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  #21  
Old 02-14-2012, 10:00 AM
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gulfjoe gulfjoe is online now
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That is what i am thinking of doing. From what I have read and seen online.

If i have an area with a 3" low spot i would fill about 1/2-1" sand top soil mix, and let it settle and let the grass make its way through, then reapply sand top soil mix a few weeks later.

Is that kind of how it works with out gettting to technical with it?
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  #22  
Old 02-14-2012, 10:14 AM
Smallaxe Smallaxe is offline
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Quote:
Originally Posted by gulfjoe View Post
That is what i am thinking of doing. From what I have read and seen online.

If i have an area with a 3" low spot i would fill about 1/2-1" sand top soil mix, and let it settle and let the grass make its way through, then reapply sand top soil mix a few weeks later.

Is that kind of how it works with out gettting to technical with it?
That is pretty much as technical as it gets.
Might want to consider compost as well.
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Now that I know that clay's texture(platelets) has nothing to do with water infiltration, percolation, or drainage
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  #23  
Old 02-14-2012, 10:39 AM
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clydebusa clydebusa is offline
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I assume you are stuck with that. If you are and you are going to do it yourself the cheapest way to take care of it would be to buy a roller and start rolling. When the grass starts growing this spring I would get a load of sandy soil and start filling in the low areas. Water good this coming year to establish the grass. It will take a season or two but it will eventually come out. When you mow I would mulch.

Good Luck.
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  #24  
Old 02-14-2012, 10:54 AM
Kiril Kiril is offline
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Bring the soil up to field capacity, roll it out best you can, then start filling the low spots with a topsoil (sandy loam with compost would be ideal). As you have already discovered, if you do this incrementally you won't kill the existing turf. Beyond that, research how to irrigate properly. Many of those depressions look to be the result of walking on an extremely wet soil (i.e. mud).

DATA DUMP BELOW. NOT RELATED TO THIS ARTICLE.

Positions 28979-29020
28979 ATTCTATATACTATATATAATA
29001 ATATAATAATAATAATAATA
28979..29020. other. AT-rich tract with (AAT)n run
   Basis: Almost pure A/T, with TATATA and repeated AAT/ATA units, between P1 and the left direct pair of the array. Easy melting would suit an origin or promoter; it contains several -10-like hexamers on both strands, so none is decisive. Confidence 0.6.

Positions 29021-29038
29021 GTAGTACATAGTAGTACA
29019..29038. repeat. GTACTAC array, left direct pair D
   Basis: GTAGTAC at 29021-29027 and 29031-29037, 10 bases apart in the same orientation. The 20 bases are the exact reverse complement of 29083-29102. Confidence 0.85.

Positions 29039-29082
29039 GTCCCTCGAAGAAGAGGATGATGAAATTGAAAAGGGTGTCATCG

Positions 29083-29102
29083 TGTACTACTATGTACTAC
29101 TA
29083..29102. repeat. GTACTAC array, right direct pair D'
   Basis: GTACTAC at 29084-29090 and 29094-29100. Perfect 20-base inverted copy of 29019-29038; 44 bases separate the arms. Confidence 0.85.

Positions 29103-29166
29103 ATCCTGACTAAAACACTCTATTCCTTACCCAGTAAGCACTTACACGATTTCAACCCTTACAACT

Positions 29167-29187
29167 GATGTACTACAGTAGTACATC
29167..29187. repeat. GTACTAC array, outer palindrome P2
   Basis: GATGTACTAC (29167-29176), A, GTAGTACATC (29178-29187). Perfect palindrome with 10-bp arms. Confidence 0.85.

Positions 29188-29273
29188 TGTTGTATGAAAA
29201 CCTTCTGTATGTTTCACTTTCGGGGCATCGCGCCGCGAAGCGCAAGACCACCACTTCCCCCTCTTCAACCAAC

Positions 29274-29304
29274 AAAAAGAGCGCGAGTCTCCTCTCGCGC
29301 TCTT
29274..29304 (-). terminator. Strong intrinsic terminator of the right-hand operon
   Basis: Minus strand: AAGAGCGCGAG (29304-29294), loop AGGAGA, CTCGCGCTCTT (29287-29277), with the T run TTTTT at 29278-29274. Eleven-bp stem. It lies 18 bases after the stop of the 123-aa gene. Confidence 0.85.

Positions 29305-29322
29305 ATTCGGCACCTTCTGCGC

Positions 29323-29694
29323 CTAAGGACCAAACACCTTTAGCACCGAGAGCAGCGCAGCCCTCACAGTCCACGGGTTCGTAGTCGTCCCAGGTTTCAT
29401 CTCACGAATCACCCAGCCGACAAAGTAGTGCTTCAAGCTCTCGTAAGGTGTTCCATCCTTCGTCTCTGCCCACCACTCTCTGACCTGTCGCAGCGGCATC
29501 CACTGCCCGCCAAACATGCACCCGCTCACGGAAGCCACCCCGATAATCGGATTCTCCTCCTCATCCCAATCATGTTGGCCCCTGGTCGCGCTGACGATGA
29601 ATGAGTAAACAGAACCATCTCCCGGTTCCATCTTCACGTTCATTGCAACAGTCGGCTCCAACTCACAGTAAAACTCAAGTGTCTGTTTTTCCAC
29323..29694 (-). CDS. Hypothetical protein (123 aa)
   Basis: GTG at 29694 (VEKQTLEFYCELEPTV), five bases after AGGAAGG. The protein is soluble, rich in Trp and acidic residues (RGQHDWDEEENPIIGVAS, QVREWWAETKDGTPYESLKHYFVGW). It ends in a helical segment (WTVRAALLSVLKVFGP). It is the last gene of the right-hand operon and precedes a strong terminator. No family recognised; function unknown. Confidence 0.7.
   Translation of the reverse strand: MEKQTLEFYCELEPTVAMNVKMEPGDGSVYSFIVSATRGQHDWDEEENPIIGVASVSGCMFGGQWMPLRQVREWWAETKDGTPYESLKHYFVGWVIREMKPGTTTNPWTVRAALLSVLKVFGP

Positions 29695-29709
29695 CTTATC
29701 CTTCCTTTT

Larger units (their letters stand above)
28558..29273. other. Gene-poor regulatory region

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  #25  
Old 02-14-2012, 10:59 AM
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gulfjoe gulfjoe is online now
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There has been pretty much zero irragation going on. Sod was laid in december and we have had at least 1 good rain shower a week since then sometimes more. That area that is very lumpy does not get much sun and it does feel muddy underneath. the products that you speak of. would it be best/cost effective to have loads delivered? What exactly would i ask for when I talk to the "Dirt Yard"
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  #26  
Old 02-14-2012, 11:26 AM
Kiril Kiril is offline
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Originally Posted by gulfjoe View Post
There has been pretty much zero irragation going on. Sod was laid in december and we have had at least 1 good rain shower a week since then sometimes more. That area that is very lumpy does not get much sun and it does feel muddy underneath. the products that you speak of. would it be best/cost effective to have loads delivered? What exactly would i ask for when I talk to the "Dirt Yard"